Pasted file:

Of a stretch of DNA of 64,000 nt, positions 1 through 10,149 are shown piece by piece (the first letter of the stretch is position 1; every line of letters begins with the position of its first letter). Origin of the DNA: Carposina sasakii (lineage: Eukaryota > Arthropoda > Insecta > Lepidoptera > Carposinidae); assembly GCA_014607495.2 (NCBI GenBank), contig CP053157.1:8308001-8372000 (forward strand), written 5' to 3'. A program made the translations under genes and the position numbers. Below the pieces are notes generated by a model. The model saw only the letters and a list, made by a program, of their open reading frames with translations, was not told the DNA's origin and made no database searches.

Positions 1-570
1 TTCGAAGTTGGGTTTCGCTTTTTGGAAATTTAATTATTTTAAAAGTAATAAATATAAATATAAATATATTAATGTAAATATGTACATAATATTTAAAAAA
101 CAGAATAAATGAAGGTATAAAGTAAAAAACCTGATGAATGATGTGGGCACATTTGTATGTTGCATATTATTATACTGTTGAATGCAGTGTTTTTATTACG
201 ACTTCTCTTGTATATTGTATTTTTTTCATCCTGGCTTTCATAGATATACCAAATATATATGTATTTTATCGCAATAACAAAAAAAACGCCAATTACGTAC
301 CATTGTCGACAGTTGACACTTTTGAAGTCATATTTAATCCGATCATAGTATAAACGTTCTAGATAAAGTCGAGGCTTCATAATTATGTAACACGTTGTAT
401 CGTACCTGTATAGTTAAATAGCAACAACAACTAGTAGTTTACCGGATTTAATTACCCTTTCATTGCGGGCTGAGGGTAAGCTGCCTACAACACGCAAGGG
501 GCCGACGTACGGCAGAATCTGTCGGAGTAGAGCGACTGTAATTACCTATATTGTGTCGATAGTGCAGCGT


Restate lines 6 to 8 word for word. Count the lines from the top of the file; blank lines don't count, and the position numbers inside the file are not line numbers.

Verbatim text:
301 CATTGTCGACAGTTGACACTTTTGAAGTCATATTTAATCCGATCATAGTATAAACGTTCTAGATAAAGTCGAGGCTTCATAATTATGTAACACGTTGTAT
401 CGTACCTGTATAGTTAAATAGCAACAACAACTAGTAGTTTACCGGATTTAATTACCCTTTCATTGCGGGCTGAGGGTAAGCTGCCTACAACACGCAAGGG
501 GCCGACGTACGGCAGAATCTGTCGGAGTAGAGCGACTGTAATTACCTATATTGTGTCGATAGTGCAGCGT